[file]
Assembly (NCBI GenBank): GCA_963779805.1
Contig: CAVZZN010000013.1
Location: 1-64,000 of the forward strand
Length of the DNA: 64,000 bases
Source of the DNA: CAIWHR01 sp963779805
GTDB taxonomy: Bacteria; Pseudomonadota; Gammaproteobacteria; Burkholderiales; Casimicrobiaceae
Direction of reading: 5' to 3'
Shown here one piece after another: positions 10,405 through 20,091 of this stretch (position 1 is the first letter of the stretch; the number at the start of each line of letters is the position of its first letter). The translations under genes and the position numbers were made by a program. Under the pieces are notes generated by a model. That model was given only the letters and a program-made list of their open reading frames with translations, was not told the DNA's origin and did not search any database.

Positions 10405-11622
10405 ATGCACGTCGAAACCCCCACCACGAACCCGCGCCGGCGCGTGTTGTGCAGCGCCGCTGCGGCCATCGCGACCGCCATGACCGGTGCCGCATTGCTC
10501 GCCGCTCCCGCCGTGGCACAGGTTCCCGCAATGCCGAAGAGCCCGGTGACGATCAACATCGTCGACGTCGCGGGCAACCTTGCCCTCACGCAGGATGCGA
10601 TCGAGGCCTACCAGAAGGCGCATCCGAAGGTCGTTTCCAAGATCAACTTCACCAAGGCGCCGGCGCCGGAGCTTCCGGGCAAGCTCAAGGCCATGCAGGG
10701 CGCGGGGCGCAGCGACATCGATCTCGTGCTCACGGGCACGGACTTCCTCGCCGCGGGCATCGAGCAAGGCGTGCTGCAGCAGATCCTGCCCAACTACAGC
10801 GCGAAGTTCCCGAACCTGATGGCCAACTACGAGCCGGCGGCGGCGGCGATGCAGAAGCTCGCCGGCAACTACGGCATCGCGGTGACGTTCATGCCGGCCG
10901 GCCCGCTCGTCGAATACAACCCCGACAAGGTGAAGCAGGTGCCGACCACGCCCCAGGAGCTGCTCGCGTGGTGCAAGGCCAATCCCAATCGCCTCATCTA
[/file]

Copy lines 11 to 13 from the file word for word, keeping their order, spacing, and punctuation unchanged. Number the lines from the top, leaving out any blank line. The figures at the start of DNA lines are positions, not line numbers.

10501 GCCGCTCCCGCCGTGGCACAGGTTCCCGCAATGCCGAAGAGCCCGGTGACGATCAACATCGTCGACGTCGCGGGCAACCTTGCCCTCACGCAGGATGCGA
10601 TCGAGGCCTACCAGAAGGCGCATCCGAAGGTCGTTTCCAAGATCAACTTCACCAAGGCGCCGGCGCCGGAGCTTCCGGGCAAGCTCAAGGCCATGCAGGG
10701 CGCGGGGCGCAGCGACATCGATCTCGTGCTCACGGGCACGGACTTCCTCGCCGCGGGCATCGAGCAAGGCGTGCTGCAGCAGATCCTGCCCAACTACAGC